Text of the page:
Hedge funds however are unbenchmarked strategies. With the exception of stressed credit there is no anchor or 'pull to par' for returns. Equity bear markets can last years and recoveries can be even longer.

As such the confidence interval for the return for an individual hedge fund has to be large.
Anecdotally the HSBC hedge weekly report by year end often has an 80% plus spread between the top few hedge funds and bottom few. Its not uncommon for certain managers to frequent both lists in different years.

Question: What percentage of hedge funds meet their double digit return goals?

My experience with low beta/ uncorrelated institutional portfolios is that realised returns, by the time you have redeemed underperforming hedge funds, are about half of the pro-forma returns.
I.e. if you want to realise 7-8% you need to buy funds making 15% at the point in time that you buy them. This raises an issue if you buy low returning funds.

Question: What if I buy 'conservative' funds that lose less when they go wrong? Generally speaking the average return is lower in my experience and you can see that in the HFRI indices.

Let's assume we buy a portfolio of 9 funds that has an expected/ recent return of 7%, what is the expected outcome of that portfolio:

3 funds make 7%
3 funds make 2%
3 funds average 0%

What is the weighted return of that portfolio? Its 3%, or less than half of the expected 7%, before costs.

What evidence can I supply for portfolio realised returns being roughly half pro-forma expected returns? Simple look at the HFRI FOF index returns and the UCITS index returns.

The UCITS market is dominated by absolute return funds targetting 7%. What is the return for the UCITS index in an environment of QE and ZIRP that has supported asset classes?
The UCITS index has made approximately 10% or an annualised 1.1% since 2010. Meanwhile 'successful' UCITS funds make 7% annualised.

What if there is a bear market?

3 funds make 3%
3 funds make 0%
3 funds average -3%

Weighted return drop to zero. In a market crisis like 2008 the returns could be worse.
So what if we buy double digit returning funds?

3 funds make 12.5%
3 funds make 7%
3 funds average 3%

The average is 7.5%, even though all the funds bought had been making 10-20% prior to being bought. For this to work you need to avoid bad blow ups though.

To boost these returns:
  • If you can average a higher hit ratio than 1/3 that it would boost returns significantly
  • If you have one outlier high returning fund, say 25% IRR, then it would boost the portfolio return to 9%
  • If you aggressively redeem low returning funds, that would boost portfolio returns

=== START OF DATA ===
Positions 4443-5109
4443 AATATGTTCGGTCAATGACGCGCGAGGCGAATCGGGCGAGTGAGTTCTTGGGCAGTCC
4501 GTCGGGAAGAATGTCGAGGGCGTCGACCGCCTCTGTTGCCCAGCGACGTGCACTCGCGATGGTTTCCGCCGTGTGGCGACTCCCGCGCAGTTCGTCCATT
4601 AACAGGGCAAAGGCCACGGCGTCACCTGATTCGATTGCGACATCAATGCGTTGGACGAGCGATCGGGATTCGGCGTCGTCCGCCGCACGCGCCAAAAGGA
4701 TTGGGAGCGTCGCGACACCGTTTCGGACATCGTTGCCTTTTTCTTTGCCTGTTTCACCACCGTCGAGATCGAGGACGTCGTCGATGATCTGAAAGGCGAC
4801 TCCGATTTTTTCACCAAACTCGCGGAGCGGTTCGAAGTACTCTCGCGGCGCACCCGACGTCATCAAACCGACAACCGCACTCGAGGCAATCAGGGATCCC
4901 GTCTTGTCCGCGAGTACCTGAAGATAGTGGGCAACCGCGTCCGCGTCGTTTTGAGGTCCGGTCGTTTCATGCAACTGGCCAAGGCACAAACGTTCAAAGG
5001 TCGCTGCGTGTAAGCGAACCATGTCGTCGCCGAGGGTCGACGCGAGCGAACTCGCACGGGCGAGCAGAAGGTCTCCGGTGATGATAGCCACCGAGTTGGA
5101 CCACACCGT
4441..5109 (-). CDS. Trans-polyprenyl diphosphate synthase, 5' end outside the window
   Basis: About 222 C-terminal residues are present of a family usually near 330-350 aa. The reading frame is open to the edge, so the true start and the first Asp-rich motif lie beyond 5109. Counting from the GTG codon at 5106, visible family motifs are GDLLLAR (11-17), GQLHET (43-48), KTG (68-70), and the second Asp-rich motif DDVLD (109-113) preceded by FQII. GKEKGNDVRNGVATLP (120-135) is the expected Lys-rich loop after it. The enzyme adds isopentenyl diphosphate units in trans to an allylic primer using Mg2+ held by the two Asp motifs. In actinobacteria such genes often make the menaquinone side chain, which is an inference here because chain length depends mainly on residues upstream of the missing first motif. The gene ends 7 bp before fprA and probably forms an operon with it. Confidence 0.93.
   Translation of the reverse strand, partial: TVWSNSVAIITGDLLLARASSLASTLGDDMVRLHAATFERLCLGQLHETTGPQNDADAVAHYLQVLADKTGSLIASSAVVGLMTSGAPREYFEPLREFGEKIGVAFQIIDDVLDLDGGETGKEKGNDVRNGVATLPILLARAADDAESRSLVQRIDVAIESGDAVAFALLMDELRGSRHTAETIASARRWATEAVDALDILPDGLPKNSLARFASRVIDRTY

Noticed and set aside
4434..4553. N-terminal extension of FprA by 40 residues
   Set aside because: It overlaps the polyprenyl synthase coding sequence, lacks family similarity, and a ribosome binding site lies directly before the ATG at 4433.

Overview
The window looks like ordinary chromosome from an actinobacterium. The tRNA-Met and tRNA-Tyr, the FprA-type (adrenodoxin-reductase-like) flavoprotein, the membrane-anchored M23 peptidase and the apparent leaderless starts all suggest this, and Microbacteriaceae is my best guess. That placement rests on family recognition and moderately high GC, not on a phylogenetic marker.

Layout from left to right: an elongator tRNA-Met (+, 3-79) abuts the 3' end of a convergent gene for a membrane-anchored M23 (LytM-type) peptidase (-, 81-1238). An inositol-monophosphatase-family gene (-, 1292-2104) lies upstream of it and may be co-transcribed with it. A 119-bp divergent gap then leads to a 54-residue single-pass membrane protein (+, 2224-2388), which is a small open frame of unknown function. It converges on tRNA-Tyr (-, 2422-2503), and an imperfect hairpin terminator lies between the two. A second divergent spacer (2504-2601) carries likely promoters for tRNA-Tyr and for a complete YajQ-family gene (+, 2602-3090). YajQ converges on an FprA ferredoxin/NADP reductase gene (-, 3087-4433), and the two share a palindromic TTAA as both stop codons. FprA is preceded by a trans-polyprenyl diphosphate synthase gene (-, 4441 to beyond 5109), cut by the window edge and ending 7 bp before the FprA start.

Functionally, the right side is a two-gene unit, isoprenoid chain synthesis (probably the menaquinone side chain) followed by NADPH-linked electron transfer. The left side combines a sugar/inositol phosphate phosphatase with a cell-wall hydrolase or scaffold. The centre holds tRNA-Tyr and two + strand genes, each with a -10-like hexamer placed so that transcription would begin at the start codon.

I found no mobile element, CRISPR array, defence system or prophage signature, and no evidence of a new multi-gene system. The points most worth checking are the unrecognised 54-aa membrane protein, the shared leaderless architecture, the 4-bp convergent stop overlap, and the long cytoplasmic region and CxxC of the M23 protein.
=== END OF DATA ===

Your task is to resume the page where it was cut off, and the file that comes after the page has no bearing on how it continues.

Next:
• If you want to take beta bets then thats a slightly separate issue but you can use that to push up the IRRs

What if there is a bear market?

3 funds make 10%
3 funds make 4%
3 funds average -3%

Portfolio still makes almost 4%. It really helps if you have some funds that can make double digit returns in a bear market like 2008, or if there are funds that can exploit opportunities like the 'Big Short' in sub-prime.

Conclusion
So there you have it: buying low returning funds and running them for years.

Its the answer as to why UCITS investors and consultant led institutional investors have hardly made any money from hedge funds.

Why do they keep doing it? Or are they now rotating the money into 'return free risk' in conventional private lending strategies, thereby setting up a great secondaries opportunity when defaults rise.

As for institutional interest in hedge funds I just wonder how it works if QT pushes many asset classes into synchronised grinding valuation bear markets.

The best thing for the hedge fund industry's returns would be for these institutions to exit enmasse and reduce the level of me-too competition in markets.

Tuesday, 6 November 2018

3.1% rental yield for central London real estate?

The Trust has £1.15bn in CBRE valued assets, yielding 3.1% gross rent income, £290m of debt that costs 2.1%. If debt costs went to about 6.5% then there would be no distributable income and the equity would be toast.

The managers of the fund are paid on AuM so are benefited by as low a valuation yield as possible.
Investors want out of this Trust, with one blaming Brexit for making the UK 'particularly risky' etc.
That just shows how wrong headed most of these people are. They have held on to what are now vastly over-valued generic assets. 

The truth is Brexit should be good for the UK but London is uneconomic and the medium term outlook for real rents is poor, so the valuation of these assets should fall a lot over the next few years. A BoE rake hiking cycle will also reset valuations and funding costs.
https://www.bloomberg.com/news/articles/2018-11-06/brexit-fears-said-to-imperil-1-1-billion-london-property-fund?srnd=premium-europe